The Pride connects with any audience, but is especially fond of the huge flock of pirate fans that follow them at the various festivals and events around Texas.  Dressed in authentic-looking boots, hats, and costumes, these pirates eagerly gather, full tankards in hand, at any opportunity available to hear the Pride sing “their” songs of the sea, women, and rum.  They cheer when Keelhaul melts the strings of her fiddle with feverish flare.  (She is a classically trained violinist and a bonified Irish Fiddler, after all.)  The pirates sing along with the Captain’s swaggering ballads of port of call romances or Broadside’s comical ditties of misfortune.  For this evening, the assembly of  privateers and seadogs were transported back into another time when the shanties echoed through ship hulls and crowded taverns as spirit songs for life on the sea.

The Pride O’ Bedlam is available for your own pirate party or event.  For more information on the Pride O’ Bedlam, visit their website at www.prideofbedlam.com,  or Pride O’ Bedlam (@prideobedlam) on Facebook.  Stream their music on YouTube, Amazon, Spotify, and other apps.  Yo Ho Ho!

Pamela Hart, Austin’s first lady of jazz

Pamela Hart brought her special brand of talent and grace to the University of Houston–Clear Lake through her brilliant concert of jazz, improvisation, and conversation in February.  Ms. Hart, a renown vocalist from Austin, Texas, grew up in California and listened to her mother playing classic jazz on the radio.  Even though she graduated from UCLA with a degree in Economics, she developed a desire to learn more about the music that had framed her childhood once she moved to Texas.  So, she went to the Austin Public Library and checked out records of the great jazz artists to learn about them and their styles as they musically interpreted their songs.  From there, she developed a career of performing, teaching, and preserving jazz through her unique vocal expression and impeccable style.

Referencing a tough 2020 year with COVID-19, Ms. Hart approached her music by looking for home, the familiar, the comforting, the timeless anthems that transport her back to that natural environment.  She is currently working on an album of those songs that are not just an homage to nostalgia, but a testament to the endurance and strength of her music.  Ms. Hart is very secure in singing jazz, believing she has a voice built for it.  She also speaks of how it matches her personality as there are no hard and fast rules in jazz, so it allows for more freedom of expression that other types of music.

As the head of the Women in Jazz Association in Austin, Ms. Hart had worked diligently to support musicians with the help of the City of Austin and the Texas Commission of the Arts.  She developed Project Safety Net for Musicians who lost work due to the Corona virus, finding ways to keep musicians busy when jobs were scarce and providing financial assistance to those in need.  Ms. Hart has raised money through house performances on YouTube that are still available for viewing.

During a preamble of Q&A, Ms. Hart shared some of her musical insights with the socially distanced audience at the Bayou Theatre prior to the concert.  She championed always being open to the new:  learning new things and enjoying new experiences.  Ms. Hart told how she was drawn to songs that tell a story and that all parts of her are involved in the telling:  voice, hands, arms, face, and feet.  Jazz is not to be sung standing still, but it is brought to life with movement so she can express it the way she feels it that day.  Because jazz is improvised as it is performed, a song is typically not sung or played the same way twice.  Each musician in the band may approach it their way, knowing that they are going somewhere together as they all have the same destination.  She tells the instrumentalists that they must, “lay your coat back over the water so the soloist can come back in.  A good band cradles the singer.”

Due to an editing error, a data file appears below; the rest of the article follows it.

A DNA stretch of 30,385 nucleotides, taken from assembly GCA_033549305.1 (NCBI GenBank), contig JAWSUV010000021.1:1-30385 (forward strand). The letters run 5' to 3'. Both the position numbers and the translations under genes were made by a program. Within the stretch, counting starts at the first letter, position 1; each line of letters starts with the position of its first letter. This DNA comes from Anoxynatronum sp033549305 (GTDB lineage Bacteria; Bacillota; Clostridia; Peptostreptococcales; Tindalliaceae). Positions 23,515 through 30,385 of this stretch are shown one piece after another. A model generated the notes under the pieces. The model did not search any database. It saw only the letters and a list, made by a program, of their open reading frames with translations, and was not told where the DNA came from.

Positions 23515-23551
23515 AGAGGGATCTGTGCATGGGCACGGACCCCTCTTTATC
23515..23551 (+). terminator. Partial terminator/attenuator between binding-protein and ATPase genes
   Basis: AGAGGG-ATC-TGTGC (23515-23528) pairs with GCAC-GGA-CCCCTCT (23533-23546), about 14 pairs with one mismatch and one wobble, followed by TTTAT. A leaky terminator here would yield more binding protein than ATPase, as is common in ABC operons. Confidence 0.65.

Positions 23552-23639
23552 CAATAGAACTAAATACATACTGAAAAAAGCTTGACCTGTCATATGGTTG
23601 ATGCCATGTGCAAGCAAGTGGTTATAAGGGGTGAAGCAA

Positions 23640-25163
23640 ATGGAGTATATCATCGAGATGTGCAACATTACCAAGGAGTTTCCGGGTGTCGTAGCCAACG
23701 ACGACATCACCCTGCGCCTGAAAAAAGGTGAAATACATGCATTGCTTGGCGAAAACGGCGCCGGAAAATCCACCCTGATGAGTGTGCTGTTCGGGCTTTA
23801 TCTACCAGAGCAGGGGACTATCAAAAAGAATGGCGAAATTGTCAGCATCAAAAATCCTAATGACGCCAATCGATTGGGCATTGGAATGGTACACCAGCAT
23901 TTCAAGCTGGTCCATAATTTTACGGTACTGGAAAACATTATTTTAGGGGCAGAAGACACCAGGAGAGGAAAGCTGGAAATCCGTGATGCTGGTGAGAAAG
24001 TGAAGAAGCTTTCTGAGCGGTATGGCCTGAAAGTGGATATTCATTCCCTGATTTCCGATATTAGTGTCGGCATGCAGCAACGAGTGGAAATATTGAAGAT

Pamela Hart proved this night that a good singer cradles her listeners as well.  Ms. Hart surrounded her listeners with a voice of polished richness, cushioned in confidence and poise.  While she made each song uniquely her own, she did pleasantly surprise with some unexpected delights such as Go Away Little [Boy] (Girl) with a lively Latin beat and a jazzy version of Happy Talk from Rogers & Hammerstein’s South Pacific.  She had the band “put some grits” into Wonder Why to add soul to her scat and fluid movement.  Ms. Hart showed her sweeter side with Wild is the Wind and silky smoothness in Feeling Good.  Her rendition of Etta James’ At Last testified to the back row with powerful emotion.  The true crescendo of the evening was Summertime, starting with the slow familiar ballad style before launching into a faster, jazzed-up version with more scat and pizzazz where the true power of her voice reigned.

During this night of music, Ms. Hart had a really good band that she could “relax and sink into.”  Darrell Lavigne smoked up his keyboard during Duke Ellington’s Ain’t Got That Swing and Sergio Mendez’ So Many Stars.  AJ Moyler provided a solid foundation with his stand-up bass and Jeray Jackson provided shimmering cymbals and pulsing rhythms on drums.  Kevin Cowart dazzled with his stunning saxophone solos and improvs in Send Me and Etta James’ Don’t Go To Strangers.  It was an impressive performance of incredibly talented musicians who had never played together as a group, much less as a band performing with as exciting of a jazz singer as Ms. Hart.

Pamela Hart charms with her brilliant smile, endless energy, and graceful movements as she entertains with her golden voice.  She was accompanied by her husband, Kevin Hart, who provides her with the support and organization needed to keep her on her mission.  Ms. Hart mentioned that she also makes pickled peppers and other good things to sell, showing us that there is no limit to her talent.  She certainly provided the music lovers at UHCL a great reason to have hope as she optimistically offered her COVID anthem, We’ll Be Together Again.  Jazz is important and we are grateful that Pamela Hart is helping it stay vibrant and alive.

Learn more about Pamela Hart on her website:  www.pamelahart.com or on Facebook – https://www.facebook.com/pamela.hart.7549.

Leave a Reply

Bay Area Houston Magazine